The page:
Economists' Outlook

Housing stats and analysis from NAR's research experts.

Built-for-Rent is a Growing Market Segment

There is good news to be celebrated in the new home sector. All measures, from new home sales to housing starts to building permits and housing completions, are up year-over-year. Given the dearth of housing inventory in the Existing-Home Sales sector, this is cause for celebration. Many current homeowners are unlikely to ditch their golden handcuffs of low-interest rate mortgages and may have some separation anxiety with moving. New home inventory helps to alleviate this problem. Additionally, another segment is growing within the housing starts sector: built-for-rent (BFR).

BFR is just that: the concept of new single-family home construction with the intent of renting. While there has been growth in new home sales and construction activity, there has also been growth in multi-family home construction. However, for some renters, an apartment may not be enough square footage. Just as many homeowners have felt the need for more space throughout the pandemic, the same is true for some renters. With this concept, a yard for a pet, a home office, and room for a new baby becomes more within reach.

In calculating data from the U.S. Census Bureau's Survey of Construction Data, one can see the one-year growth in BFR single-family housing starts from 60,000 units in 2021 to 81,000 units in 2022.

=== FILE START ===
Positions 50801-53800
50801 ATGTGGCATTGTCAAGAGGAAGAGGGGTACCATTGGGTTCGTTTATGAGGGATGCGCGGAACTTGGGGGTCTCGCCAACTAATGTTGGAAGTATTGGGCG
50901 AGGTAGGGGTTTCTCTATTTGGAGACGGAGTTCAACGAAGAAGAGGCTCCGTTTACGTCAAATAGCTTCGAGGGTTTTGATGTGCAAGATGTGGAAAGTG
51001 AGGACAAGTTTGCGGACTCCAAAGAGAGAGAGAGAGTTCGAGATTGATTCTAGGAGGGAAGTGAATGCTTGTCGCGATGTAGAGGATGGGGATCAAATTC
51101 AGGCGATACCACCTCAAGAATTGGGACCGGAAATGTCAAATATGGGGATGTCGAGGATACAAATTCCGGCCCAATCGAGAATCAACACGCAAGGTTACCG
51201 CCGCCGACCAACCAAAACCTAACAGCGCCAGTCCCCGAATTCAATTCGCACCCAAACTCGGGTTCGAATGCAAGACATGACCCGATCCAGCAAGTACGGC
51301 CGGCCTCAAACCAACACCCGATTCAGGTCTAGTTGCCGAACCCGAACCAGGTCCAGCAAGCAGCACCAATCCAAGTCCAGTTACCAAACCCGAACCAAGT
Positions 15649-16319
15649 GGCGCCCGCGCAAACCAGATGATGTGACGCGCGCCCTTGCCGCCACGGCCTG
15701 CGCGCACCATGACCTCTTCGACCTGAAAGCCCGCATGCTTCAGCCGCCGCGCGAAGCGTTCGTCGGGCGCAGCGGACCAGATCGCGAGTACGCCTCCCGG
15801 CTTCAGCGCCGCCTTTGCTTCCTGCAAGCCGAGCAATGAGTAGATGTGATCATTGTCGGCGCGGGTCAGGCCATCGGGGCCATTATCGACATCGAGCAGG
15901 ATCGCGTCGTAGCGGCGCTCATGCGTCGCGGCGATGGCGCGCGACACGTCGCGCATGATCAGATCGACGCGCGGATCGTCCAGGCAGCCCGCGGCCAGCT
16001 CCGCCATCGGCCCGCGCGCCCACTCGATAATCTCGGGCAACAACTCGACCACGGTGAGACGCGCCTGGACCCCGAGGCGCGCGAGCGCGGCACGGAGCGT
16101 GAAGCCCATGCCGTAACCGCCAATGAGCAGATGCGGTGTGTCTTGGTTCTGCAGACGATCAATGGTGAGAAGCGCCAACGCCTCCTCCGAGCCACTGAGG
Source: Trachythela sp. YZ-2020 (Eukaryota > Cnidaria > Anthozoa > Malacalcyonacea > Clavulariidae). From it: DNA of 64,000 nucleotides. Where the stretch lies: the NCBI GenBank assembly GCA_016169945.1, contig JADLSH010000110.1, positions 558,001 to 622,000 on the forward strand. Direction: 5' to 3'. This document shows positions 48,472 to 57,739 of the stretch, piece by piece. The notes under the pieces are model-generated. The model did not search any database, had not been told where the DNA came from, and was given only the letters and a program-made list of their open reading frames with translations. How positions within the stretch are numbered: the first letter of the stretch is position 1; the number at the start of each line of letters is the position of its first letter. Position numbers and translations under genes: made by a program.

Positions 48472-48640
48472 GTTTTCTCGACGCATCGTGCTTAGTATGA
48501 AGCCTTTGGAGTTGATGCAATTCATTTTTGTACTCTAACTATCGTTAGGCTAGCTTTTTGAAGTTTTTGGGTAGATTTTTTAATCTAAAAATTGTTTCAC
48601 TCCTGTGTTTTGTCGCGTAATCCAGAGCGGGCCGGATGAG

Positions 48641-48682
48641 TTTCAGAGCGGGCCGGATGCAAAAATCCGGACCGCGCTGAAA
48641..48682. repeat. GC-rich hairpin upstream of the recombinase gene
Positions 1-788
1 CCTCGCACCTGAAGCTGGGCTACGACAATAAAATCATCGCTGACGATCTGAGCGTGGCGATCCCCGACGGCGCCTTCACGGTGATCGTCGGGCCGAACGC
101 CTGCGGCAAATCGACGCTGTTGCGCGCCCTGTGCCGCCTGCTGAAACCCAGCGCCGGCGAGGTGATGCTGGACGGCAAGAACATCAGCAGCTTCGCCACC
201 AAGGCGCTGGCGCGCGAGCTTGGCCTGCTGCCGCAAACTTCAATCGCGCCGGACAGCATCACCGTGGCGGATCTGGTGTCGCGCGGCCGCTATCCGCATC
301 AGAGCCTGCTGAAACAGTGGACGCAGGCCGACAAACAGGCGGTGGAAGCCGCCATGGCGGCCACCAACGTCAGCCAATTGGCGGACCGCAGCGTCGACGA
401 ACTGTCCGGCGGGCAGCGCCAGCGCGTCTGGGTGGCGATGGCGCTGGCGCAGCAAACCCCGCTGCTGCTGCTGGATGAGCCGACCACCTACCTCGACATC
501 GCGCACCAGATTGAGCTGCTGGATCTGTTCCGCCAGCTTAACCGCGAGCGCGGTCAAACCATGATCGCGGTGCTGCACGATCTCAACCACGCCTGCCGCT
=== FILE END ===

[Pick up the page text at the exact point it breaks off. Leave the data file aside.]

Bar graph: Built-for-Rent Single Family Housing Starts, 1974 to 2022

However, while the number of units rose, the share of all housing starts is an important number to watch. The share of BFR single-family homes grew from 5% in 2021 to 8% in 2022. Both the share of homes and the number of units are the largest collected since 1974 for this market segment.

Line graph: Share of Built-for-Rent Among All Single Family Housing Starts, 1974 to 2022

The data by region also showed notable one-year growth in BFR single-family homes in the Midwest from 5% to 12% of the market. The Northeast also saw a rise from 3% to 8%. While the increase in the South was more minor, from 6% to 8%, followed by the West, from 5% to 7%.

Line graph: Regional Share of Built-for-Rent Among All Single Family Housing Starts, 1999 to 2022

Millennials and first-time buyers have been sidelined in the last year from the buying market as interest rates and rising prices have closed the homeownership door for many. First-time buyers dropped to a data series low of 26% of primary residence buyers from a historical norm of 40% of buyers. BFR homes may be their solution—albeit temporary, as they save for their first home downpayment.